However, the mechanism used to represent atmospheric chemistry in our simulation has fast OH cycling due to the reaction of peroxy radicals RO2 with HO2. This reaction yield in OH is greater than in the laboratory studies (Hasson et al., 2004; Jenkin et al., 2007; Groß et al., 2014; Winiberg et al., 2016), implying an overestimation of OH mixing ratios, especially in the biogenic case where RO2 values are high. As the hydroxyl radical is recycled through the isoprene oxidation products, it tends to reduce the impact of isoprene chemistry on OH mixing ratios and thus influences the low segregation simulated in the core of the boundary layer. This is similar to a case considered by Stone et al. (2011) where an ISOPO2 + HO2→ ISOPOOH + 3 OH recycling mechanism was proposed to increase the simulated OH concentrations and provided the best agreement with OH observations. This reaction implied that isoprene has no net impact on OH concentrations. This conclusion was also reached by Kubistin et al. (2010) who found better agreement between simulated and measured HOx concentrations by ignoring isoprene chemistry. As the chemistry of isoprene is not well understood, the results obtained in our work are subject to these uncertainties.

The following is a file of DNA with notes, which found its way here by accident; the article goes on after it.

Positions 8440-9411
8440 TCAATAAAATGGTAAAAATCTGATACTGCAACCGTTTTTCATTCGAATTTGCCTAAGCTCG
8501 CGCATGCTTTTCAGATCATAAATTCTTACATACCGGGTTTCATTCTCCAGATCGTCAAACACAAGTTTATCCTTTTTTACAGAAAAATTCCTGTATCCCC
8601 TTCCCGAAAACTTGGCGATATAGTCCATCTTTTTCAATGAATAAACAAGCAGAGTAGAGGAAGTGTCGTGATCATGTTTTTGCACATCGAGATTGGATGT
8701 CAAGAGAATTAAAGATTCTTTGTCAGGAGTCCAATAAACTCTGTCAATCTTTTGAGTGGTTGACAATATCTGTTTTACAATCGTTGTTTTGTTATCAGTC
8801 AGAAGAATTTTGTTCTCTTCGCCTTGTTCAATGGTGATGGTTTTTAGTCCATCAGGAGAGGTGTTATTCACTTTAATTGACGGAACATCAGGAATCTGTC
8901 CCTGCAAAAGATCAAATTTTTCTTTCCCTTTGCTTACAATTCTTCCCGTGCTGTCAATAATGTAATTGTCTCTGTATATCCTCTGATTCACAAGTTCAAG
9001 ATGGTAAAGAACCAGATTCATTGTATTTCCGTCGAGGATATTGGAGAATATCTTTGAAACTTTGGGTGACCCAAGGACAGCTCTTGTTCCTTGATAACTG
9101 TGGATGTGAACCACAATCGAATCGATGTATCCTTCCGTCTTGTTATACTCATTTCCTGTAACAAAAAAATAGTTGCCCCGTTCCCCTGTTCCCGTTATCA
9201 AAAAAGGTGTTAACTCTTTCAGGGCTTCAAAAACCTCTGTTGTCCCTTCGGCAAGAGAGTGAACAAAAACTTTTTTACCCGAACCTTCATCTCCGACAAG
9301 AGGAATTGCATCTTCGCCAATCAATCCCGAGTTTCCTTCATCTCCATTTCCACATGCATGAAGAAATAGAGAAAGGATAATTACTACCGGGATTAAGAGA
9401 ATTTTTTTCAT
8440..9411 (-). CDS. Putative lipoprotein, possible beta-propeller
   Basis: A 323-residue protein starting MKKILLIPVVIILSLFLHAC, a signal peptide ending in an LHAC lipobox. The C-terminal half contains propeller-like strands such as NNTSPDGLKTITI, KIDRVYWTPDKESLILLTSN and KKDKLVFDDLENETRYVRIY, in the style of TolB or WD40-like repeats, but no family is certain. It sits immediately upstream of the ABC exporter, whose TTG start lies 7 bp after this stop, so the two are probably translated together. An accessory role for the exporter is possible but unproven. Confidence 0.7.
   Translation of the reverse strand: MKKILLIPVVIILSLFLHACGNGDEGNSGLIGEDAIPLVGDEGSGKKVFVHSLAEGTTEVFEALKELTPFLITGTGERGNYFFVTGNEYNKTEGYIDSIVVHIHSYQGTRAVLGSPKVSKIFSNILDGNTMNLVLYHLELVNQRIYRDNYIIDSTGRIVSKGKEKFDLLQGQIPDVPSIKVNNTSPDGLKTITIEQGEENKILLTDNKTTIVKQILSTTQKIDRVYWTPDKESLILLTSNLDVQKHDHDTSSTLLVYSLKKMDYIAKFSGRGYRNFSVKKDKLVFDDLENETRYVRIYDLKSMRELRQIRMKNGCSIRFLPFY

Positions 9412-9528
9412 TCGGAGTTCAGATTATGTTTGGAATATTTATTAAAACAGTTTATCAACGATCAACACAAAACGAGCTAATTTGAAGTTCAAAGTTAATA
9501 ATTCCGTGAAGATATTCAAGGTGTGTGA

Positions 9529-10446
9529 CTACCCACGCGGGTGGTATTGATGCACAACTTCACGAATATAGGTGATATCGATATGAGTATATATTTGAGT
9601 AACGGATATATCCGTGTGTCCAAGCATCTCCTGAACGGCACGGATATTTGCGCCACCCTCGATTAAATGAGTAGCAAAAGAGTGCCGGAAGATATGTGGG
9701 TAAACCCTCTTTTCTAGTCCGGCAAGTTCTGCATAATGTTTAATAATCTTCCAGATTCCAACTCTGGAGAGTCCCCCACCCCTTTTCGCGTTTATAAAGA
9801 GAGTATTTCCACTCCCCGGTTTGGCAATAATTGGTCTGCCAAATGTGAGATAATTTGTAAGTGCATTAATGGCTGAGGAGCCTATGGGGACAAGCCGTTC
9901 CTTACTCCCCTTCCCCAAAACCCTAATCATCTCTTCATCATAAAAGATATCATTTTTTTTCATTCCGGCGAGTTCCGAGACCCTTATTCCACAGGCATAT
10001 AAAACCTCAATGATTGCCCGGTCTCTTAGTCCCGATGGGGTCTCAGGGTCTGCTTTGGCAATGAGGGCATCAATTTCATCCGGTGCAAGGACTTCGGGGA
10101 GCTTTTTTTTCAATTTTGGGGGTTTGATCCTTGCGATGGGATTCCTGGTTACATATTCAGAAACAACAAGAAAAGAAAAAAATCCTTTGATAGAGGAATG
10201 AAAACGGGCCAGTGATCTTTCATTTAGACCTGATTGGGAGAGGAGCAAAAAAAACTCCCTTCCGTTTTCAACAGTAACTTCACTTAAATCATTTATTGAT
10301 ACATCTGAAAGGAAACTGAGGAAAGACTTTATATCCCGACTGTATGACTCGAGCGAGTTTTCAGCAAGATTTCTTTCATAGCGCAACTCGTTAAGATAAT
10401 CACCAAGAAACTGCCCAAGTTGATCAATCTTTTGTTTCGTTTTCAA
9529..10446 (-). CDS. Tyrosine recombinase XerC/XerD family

Aldehydes have not been considered in previous works on segregation. Auger and Legras (2007) calculated segregation at 250 m and 11:00 UTC between each species of the chemical model CHIMERE used in their simulation. They found segregation ranging from 0 to −1 % between OH and acetaldehyde. This is comparable to a range of results of the anthropogenic case of the present study (Fig. 6b) considering the incomplete mixing between OH and C > 2 aldehydes at the same height.
In the anthropogenic simulation, the high values of segregation computed at the top of the boundary layer are coincident with the presence of clouds. In the absence of aqueous-phase chemistry, clouds impacts on chemical species are dynamical and photochemical. They modify heat and moisture fluxes at their surroundings (Vilà-Guerau de Arellano et al., 2005) and thus the transport of compounds, as noted by Kim et al. (2012) who demonstrated that cloud presence could increase transport of chemicals by 1000 m.